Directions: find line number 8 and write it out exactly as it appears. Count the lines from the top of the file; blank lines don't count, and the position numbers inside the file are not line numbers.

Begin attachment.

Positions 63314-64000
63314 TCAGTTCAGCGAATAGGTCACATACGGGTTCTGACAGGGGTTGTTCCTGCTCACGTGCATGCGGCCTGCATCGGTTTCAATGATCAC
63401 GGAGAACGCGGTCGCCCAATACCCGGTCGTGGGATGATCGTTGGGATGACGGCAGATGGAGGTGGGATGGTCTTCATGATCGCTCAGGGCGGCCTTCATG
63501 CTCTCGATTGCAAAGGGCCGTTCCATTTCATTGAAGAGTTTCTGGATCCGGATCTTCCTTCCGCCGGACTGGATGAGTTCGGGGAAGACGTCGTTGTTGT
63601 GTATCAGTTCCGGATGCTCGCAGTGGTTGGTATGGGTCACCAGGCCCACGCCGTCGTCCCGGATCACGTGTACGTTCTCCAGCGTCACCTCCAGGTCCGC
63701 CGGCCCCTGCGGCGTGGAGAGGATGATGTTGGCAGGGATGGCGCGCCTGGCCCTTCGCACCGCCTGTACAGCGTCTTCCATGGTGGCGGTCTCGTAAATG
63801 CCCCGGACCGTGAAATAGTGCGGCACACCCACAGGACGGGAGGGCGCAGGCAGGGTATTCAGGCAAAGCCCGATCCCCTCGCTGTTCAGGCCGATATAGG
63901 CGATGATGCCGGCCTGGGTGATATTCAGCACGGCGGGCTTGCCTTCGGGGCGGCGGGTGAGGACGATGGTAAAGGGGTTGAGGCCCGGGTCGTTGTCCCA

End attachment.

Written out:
63901 CGATGATGCCGGCCTGGGTGATATTCAGCACGGCGGGCTTGCCTTCGGGGCGGCGGGTGAGGACGATGGTAAAGGGGTTGAGGCCCGGGTCGTTGTCCCA